Management Accounting

Abstract This chapter focuses on management accounting. Section 2.1 outlines the various (changing) roles that management accounting captures. Section 2.2 on the one hand elaborates an understanding of management accounting information and on the other hand gives information on the different roles of management accounting information within organizations. Finally, Sect. 2.3 categorizes accounting systems, gives further information on the various types and the respective fields of application of accounting systems within organizations and locates costing systems within this categorization.

2.1 The Roles of Management Accounting

In its most simple form, management accounting can be defined as collecting and recording useful accounting and statistical data as well as reporting them to decision makers (Crossman 1958; Singer 1961; Feltham 1968; Bruns and McKinnon 1993; Horngren et al. 2005). Early studies place management accounting in a service function with the scope to provide all levels of management with high-quality scorekeeping, attention-directing and problem-solving information (Simon et al.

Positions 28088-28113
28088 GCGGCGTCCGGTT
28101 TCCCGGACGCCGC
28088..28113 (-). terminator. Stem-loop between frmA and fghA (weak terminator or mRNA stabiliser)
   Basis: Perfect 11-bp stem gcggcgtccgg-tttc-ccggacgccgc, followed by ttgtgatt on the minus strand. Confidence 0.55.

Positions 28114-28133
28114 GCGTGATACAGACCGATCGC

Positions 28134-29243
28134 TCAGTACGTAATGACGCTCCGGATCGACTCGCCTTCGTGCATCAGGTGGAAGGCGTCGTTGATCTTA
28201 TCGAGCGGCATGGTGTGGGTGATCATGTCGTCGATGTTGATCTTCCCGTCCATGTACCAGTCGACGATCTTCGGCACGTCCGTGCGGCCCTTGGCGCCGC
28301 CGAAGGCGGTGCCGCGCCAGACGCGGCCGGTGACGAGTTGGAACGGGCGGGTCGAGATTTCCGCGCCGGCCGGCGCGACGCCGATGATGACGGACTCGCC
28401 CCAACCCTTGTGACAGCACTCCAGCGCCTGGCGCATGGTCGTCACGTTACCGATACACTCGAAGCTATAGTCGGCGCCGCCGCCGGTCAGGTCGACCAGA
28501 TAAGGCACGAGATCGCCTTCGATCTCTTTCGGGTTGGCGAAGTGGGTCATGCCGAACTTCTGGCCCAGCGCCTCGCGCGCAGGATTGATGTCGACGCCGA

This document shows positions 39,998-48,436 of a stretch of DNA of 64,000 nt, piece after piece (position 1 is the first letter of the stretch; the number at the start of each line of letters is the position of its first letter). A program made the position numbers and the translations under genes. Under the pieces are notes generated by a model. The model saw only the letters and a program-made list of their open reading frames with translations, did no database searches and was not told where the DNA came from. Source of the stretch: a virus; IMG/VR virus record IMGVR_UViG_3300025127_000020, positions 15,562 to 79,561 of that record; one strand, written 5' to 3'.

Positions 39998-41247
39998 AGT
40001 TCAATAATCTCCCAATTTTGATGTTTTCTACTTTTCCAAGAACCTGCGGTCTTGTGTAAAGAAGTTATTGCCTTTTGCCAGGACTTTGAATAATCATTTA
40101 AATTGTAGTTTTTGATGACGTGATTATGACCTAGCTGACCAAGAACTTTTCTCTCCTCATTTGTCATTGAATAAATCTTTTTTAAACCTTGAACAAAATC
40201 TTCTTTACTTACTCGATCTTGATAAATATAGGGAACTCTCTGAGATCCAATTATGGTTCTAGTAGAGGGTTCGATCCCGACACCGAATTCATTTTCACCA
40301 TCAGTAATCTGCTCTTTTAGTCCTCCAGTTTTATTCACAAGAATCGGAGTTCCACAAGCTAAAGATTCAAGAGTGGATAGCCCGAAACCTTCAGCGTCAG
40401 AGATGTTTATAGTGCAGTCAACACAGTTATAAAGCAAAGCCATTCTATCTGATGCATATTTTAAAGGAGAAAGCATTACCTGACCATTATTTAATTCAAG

1954). Crossman (1958) argues that management accounting provides management with data in order to establish policies, develop plans and control operations. Furthermore, in his definition Crossman (1958) includes analysis and interpretation and representation of data in accordance with the recipient’s needs. Additionally, there is a separate division within management accounting which captures cost accounting, cost analysis, cost control and cost reduction (Crossman 1958). Singer (1961) and Bruns and McKinnon (1993) point out that management accounting cap- tures collecting (financial) information which is useful. Usefulness in this context refers to decision-making relevance. In his elaborations Feltham (1968) focuses on the aspect of supplying management with information. He argues that management...

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